Europe stumbles on Echelon spy network

Summary:The European Parliament published its damning report on Echelon last summer, but public apathy and institutional bureaucracy are stifling further action

Nearly seven months after the European Parliament adopted a report that recognised the existence of Echelon, an international spy system designed to listen in on private and commercial communications, experts say that little has been accomplished towards dealing with the issue.

Privacy experts would like to see limits placed on systems like Echelon, or at least for such spy networks to be made accountable -- a need which has only been strengthened by the terrorist attacks of 11 September and the advent of the international "war on terror". But taking action is made difficult partly by the public's acclimatisation to a world where everyone, including the government, can be assumed to be listening in, say observers.

"The real issue is the maturing of public perception," says Simon Davies, director of UK-based Privacy International. "Now it's conventional wisdom, people know they're being spied on. Two years ago it was stunning news. But because people haven't heard personal horror stories... to some extent the issue has passed into legend."

The Echelon investigation was originally sparked by a 1997 EU report on the Appraisal of the Technology of Political Control, written by Steve Wright of the Omega Foundation. In the UK the story was picked up by The Daily Telegraph, which ran an article by Davies on Wright's paper, and conveyed to the British public the notion that their telephone, email and wireless communications were being routinely intercepted and scanned by a US-controlled intelligence network.

By the time the EU's investigation was completed last year, however, the public had become somewhat used to such stories, according to Davies.

Indeed, the Echelon report -- accepted on 5 September, just days before the terrorist attacks -- refuted many of the media speculations on the extent of the system, by explaining its limitations. For example, the report found that Echelon relies heavily on satellite interceptions, even though only a small proportion of communications use satellite links. Limitations of manpower and the huge volume of traffic intercepted mean that Echelon can not boast of exhaustive coverage, the report said.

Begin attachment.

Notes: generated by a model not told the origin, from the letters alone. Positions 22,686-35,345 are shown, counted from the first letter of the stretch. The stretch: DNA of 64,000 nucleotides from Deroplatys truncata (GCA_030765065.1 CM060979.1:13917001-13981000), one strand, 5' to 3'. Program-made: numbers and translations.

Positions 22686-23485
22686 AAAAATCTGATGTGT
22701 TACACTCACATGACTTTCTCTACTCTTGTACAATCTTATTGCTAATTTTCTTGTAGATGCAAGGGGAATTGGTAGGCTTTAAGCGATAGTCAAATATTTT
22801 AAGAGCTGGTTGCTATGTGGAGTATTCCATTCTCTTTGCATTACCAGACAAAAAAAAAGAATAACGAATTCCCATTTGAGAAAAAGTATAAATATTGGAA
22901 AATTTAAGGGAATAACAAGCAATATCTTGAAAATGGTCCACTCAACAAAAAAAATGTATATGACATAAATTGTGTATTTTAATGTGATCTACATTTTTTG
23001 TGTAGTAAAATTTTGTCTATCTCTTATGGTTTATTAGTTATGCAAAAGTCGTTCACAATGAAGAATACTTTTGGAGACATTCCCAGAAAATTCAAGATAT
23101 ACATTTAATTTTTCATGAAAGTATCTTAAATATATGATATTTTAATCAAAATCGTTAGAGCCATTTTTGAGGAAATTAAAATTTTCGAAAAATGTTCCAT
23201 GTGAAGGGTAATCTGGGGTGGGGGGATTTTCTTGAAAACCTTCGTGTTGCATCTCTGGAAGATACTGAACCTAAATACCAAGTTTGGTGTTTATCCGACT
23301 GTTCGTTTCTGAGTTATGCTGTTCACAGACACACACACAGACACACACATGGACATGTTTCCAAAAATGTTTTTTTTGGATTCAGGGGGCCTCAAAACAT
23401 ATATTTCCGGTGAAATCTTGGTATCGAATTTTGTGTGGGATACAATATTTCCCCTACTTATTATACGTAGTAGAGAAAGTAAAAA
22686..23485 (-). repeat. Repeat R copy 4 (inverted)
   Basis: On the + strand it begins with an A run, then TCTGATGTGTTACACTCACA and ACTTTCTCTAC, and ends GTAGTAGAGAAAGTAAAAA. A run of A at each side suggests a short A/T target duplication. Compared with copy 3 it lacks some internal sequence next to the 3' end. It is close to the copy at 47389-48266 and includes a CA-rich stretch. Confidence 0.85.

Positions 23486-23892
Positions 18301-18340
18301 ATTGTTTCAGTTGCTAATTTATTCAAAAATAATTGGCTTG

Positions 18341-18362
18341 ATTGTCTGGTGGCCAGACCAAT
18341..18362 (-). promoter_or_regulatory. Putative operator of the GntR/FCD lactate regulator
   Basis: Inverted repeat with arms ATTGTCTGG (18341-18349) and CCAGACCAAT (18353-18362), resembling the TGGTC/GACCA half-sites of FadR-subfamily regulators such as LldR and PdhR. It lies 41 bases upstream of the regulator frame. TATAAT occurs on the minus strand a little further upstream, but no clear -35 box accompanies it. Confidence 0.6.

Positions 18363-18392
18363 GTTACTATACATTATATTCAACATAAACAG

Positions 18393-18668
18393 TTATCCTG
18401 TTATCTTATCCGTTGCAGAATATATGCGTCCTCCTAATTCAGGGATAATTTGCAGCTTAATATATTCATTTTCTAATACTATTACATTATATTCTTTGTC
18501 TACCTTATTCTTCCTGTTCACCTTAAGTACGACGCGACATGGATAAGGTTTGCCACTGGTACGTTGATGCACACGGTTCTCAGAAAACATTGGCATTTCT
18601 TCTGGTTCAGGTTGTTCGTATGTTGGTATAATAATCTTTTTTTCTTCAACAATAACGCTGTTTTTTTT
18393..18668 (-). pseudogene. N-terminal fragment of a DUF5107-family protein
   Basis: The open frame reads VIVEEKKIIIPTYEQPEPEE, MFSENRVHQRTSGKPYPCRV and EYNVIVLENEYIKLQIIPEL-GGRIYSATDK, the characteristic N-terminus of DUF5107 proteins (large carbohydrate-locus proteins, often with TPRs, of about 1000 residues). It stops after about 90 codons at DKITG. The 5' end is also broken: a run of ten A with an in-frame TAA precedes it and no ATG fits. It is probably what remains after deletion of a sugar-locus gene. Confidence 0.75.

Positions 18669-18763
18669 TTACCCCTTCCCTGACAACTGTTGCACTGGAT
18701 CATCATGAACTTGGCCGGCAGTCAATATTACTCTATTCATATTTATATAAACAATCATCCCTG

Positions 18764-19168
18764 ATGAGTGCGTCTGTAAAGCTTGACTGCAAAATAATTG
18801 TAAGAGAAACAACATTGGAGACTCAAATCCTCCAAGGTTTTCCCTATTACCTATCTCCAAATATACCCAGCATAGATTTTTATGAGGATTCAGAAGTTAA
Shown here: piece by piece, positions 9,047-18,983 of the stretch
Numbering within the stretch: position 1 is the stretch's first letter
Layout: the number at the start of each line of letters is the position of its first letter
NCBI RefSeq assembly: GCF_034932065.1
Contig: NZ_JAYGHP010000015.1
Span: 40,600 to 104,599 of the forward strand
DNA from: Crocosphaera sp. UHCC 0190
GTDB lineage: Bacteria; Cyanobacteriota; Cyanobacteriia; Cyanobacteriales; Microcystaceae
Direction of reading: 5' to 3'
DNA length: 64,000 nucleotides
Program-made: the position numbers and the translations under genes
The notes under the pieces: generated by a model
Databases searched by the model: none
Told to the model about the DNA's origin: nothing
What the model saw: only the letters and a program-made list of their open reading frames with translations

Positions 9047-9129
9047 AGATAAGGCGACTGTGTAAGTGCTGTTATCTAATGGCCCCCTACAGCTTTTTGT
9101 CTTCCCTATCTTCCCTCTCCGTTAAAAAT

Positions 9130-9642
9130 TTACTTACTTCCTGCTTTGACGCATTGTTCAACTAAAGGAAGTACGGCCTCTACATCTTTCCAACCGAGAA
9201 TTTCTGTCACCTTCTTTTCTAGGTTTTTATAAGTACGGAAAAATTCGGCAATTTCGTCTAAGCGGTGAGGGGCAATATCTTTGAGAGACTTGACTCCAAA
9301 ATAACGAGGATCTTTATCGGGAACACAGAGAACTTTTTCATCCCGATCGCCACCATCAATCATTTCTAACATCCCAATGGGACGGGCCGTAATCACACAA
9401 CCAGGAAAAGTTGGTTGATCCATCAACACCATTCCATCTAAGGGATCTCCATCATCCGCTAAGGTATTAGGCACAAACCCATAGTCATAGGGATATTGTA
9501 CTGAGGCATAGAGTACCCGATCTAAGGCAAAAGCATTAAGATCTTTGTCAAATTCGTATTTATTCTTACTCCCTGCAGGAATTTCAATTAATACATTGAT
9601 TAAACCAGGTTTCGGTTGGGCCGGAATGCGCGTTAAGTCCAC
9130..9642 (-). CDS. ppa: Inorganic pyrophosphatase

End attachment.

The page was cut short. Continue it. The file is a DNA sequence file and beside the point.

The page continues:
Echelon has "access to only a very limited proportion of cable and radio communications and can analyse an even more limited proportion of those communications," the report stated.

However, the report also hinted at the likely existence of other communications systems. "You can't overestimate the potential for those systems to create comprehensive surveillance over the entire communications perspective," says Davies.

However, Davies and other experts say that now the existence of Echelon is officially recognised, it may be possible to turn the debate towards making national security systems more accountable. Many have pointed out, for example, that for all its surveillance capabilities the US National Security Agency failed to prevent the 11 September attacks from taking place.

"Once MI5 or the NSA become a closed shop, and unaccountable, they become increasingly less efficient," Davies says. "That simply is unacceptable when dealing with the security of a nation."

At the same time, privacy experts warn that the urge to combat terrorism could lead to the erosion of personal liberties.

The Council of Europe, which includes nearly all European nations and counts the US, Japan and Canada as non-voting members, is discussing changes to the so-called "cybercrime treaty", which will address monitoring and decoding terrorist communications. Some fear the changes could place limits on encryption and increase electronic surveillance.

"It's not the solution to take American law and try to apply it to all the European countries," says David Nataf, a French lawyer who consulted on the Echelon report. "What's inside this cybercrime treaty is inspired by American laws, and I deplore it deeply."

Nataf argues the only real way to limit surveillance, which will take years to catch on, is the widespread use of encrypted communications -- that and continued awareness of how governments are exercising their powers.

"The answer is to be vigilant, and be aware that the government can be your enemy," Nataf said.


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Topics: Networking

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